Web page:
Thanks to the growing availability of writers in translation, it is now possible to easily access writers from other cultures. I have a particular fondness for Japanese writers, having explored their works as liberally as I am able. The following list is not exhaustive, but is a reasonable guide to the breadth of Japanese writing worth exploring. There are some notable omissions. For example, I haven’t included Murasaki Shikibu or Sei Shonagon, both of whom are extremely worth reading. Other notable omissions include Yukio Mishima and Kenzaburo Oe who are both great writers whose works are interesting but didn’t appeal to me. If you’re interested in exploring Japanese writing, it is worth getting hold of the Oxford Book of Japanese Short Stories which will give you a broad spread of the best the Japanese have to offer. It is a great collection in and of itself, and a worthy presence in my library.
1. Yoko Ogawa
Ogawa is the mistress of dark, psychological stories. She explores the darker, less understandable parts of human nature with an unflinching eye. Hotel Iris explores a sado-masochistic relationship between a young woman and an older man, The Diving Pool collects stories of obsession. Surprisingly, one of my favourite novels by Ogawa is the highly contrasted The Housekeeper and the Professor, which is a sweet and uplifting book. Whichever Ogawa you find, she is absorbing and deeply psychological. A thrilling writer, unafraid to explore the dark side of the human experience.
2. Natsuo Kirino
Another female writer exploring the dark side of human, or perhaps more accurately women’s, nature. Violence and crime, domestic violence, adultery, murder, sex and death. Kirino shines an unforgiving light on all of these issues. I particularly enjoyed her entry to the Canongate myths series The Goddess Chronicle which explores the legend of Iznami and Izanaki the god of life and goddess of death, cast alongside the story of a young Japanese woman tied to a terrible fate. Kirino highlights the barrenness and difficulty for women in Japan who are, too easily, tied to a life without choices. She’s a rip-roaring read too, exciting and terrifying.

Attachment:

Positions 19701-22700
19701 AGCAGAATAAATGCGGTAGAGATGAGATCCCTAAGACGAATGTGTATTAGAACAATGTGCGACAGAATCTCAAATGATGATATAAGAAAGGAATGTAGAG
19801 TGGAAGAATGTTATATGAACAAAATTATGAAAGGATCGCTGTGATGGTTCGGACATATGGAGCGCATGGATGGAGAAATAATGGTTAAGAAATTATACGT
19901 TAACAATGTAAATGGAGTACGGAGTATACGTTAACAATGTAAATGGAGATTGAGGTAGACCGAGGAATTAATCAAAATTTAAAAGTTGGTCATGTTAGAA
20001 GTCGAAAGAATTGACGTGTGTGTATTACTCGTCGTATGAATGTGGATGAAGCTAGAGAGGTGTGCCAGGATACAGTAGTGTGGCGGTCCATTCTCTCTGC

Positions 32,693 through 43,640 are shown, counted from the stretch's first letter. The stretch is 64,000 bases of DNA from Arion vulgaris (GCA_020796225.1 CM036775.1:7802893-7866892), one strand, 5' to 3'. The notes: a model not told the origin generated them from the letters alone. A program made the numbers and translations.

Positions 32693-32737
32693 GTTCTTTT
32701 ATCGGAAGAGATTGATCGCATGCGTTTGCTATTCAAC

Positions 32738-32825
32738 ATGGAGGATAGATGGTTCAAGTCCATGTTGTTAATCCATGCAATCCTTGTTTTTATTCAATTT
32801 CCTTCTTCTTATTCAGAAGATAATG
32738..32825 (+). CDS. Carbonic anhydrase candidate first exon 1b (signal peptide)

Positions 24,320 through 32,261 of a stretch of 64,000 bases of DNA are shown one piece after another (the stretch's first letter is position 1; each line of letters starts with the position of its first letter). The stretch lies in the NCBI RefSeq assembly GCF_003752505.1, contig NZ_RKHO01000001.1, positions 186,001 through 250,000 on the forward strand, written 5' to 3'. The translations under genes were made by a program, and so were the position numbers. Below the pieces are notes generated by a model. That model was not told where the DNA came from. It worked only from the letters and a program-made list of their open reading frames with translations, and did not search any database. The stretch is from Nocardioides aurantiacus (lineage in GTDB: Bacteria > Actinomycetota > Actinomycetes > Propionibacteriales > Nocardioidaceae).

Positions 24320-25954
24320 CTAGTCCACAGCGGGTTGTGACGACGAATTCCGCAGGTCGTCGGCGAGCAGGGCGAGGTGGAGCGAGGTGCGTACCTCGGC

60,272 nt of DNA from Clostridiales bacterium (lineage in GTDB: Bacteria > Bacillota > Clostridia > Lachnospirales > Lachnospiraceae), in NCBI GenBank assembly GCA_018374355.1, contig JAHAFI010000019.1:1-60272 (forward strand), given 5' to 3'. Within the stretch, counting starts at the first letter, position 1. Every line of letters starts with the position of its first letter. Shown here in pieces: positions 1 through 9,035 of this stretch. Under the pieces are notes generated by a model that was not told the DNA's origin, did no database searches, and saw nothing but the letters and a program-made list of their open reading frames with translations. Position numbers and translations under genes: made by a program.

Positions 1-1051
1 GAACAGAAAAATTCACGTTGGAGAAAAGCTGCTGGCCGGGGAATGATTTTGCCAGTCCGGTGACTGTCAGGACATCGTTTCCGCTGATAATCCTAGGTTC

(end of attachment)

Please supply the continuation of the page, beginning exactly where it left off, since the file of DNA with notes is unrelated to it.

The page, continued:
|Weird, I say|
3. Kobo Abe
Abe is weird, really weird. I can’t tell you how weird. Perhaps most famous for The Woman in the Dunes, the story of a man who becomes trapped in a village drowning in sand, whose daily task is solely to prevent the sand from crushing his prison, Abe also wrote about a man who lives in a box (The Box Man, it’s creepy) and a man who wakes to find radish sprouts growing out of his legs (Kangaroo Notebook). Weird I tell you (but extremely compelling).
4. Yasunari Kawabata
Everything Kawabata wrote was exquisite. Exquisite is simply the only word to describe this writer. There’s a sparseness in his writing, a simplicity which belies the underlying complexity of his stories. It is the ritual of the Japanese tea ceremony captured in novel form, perhaps most openly in the novel The Master of Go which focuses entirely upon an extraordinary game of Go. My recommendation would be the wonderful Beauty and Sadness, though Snow Country is also well worth a read.